Study Finds an Evident Link Between Eating Ultra-Processed Food, Overeating, and Obesity

Scientists from the National Institute of Health have made a groundbreaking discovery. People who eat highly-processed food gain more weight than that of a slightly processed diet. The result persisted even when the meals had the same amount of nutritional values like carbohydrates, proteins, and nutrients. Results of the study are published on Thursday in the journal Cell Metabolism. It is the first-ever study that has discovered ultra-processed foods, including instant foods, pizza, make people overeat. While consuming such type of food, people eat fast. As a result, they rapidly gain weight. Surprisingly, this ultra-processed food influence a massive part of the U.S. diet. But the study reveals the truth behind those less expensive and convenient food products which may impose health risks.

The small-scale study, carried out by scientists at the NIH’s National Institute of Diabetes and Digestive and Kidney Disease (NIDDK), included 20 healthy adults. Scientists divided the candidates into two groups. They offered an ultra-processed diet to the first group and served another with minimally processed food for two weeks.  After that, they switched the diet between both groups. Scientists found that a group eating unprocessed food like green leafy vegetables, fruits, salad with chicken resulted in weight loss. The scientists closely monitored candidates’ food intake and health along with their meals, drinks, and snacks. Kevin Hall, leading author of the study, said the results amazed him. He noted both diets had similar nutritional components like sugars, fat, protein, etc.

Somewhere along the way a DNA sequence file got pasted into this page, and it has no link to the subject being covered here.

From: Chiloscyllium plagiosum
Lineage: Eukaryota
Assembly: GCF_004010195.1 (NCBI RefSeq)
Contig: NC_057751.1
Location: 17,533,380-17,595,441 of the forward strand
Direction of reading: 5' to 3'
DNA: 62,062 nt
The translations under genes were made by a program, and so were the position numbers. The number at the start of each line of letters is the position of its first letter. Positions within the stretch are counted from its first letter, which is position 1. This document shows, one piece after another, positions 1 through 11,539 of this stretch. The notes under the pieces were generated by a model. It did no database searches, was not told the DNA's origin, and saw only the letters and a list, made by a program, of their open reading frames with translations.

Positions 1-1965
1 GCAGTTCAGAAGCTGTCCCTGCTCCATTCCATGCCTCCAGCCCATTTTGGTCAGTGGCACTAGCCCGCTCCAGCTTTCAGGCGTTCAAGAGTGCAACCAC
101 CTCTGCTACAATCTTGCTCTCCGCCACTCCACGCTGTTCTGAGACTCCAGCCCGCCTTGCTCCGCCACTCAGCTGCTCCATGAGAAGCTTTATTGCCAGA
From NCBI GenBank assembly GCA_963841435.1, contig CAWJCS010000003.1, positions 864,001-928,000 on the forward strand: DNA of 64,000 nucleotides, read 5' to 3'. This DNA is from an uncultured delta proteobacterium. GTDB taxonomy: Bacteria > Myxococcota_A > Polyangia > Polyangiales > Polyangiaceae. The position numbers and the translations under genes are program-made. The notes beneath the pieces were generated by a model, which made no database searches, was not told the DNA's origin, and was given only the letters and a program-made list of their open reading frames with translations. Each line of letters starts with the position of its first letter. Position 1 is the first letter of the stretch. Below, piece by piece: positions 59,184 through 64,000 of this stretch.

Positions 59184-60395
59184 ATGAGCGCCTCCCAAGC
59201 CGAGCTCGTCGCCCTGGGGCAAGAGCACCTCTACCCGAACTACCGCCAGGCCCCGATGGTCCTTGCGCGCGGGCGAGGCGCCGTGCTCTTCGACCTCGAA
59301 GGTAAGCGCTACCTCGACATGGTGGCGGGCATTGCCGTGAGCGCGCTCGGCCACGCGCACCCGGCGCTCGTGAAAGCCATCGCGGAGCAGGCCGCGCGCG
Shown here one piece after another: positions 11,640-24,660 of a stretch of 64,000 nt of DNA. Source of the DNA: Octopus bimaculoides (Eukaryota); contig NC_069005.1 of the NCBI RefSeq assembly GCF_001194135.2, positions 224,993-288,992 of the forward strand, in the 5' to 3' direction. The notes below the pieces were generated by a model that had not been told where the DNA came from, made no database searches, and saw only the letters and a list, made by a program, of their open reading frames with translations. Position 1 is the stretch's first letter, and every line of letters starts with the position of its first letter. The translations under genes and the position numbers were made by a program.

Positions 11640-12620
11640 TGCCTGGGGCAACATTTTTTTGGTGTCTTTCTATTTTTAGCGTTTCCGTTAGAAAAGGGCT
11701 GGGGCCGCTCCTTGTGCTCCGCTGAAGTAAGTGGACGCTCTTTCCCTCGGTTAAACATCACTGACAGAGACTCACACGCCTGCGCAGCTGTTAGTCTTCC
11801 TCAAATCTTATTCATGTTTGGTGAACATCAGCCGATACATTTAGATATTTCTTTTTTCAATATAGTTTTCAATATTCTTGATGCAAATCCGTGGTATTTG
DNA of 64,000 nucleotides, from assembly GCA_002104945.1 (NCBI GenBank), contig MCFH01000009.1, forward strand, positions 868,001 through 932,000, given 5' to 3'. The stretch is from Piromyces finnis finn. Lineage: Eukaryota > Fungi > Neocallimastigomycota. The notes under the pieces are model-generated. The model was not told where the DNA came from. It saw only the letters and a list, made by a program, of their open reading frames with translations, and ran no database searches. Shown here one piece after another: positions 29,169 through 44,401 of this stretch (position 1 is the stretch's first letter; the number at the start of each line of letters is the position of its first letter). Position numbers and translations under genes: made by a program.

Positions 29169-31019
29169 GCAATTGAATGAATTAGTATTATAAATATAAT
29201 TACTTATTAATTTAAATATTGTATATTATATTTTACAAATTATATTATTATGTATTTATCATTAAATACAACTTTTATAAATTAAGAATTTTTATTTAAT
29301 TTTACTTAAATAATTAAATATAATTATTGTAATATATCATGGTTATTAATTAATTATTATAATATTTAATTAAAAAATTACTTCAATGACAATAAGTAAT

Kevin surmises there must be some secret in the ultra-processed food that people love to overeat it. Before this, many studies have revealed a connection between processed food and obesity. But the new research shows a direct link between obesity and junk food. When people consumed an ultra-processed diet for two weeks, they often consumed more calories and thus gained weight. Kevin says, probably if people are eating more quickly, they are not giving enough time to their stomach for signalling brain. Therefore, the brain thinks you are not full and continues to command for eating. Besides, it’s too late when the mind comes to know the stomach is full because the person has already overeaten food. The study offers the latest evidence that those ready-made highly processed food may arrive with additional price and efforts.

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Jason Amato

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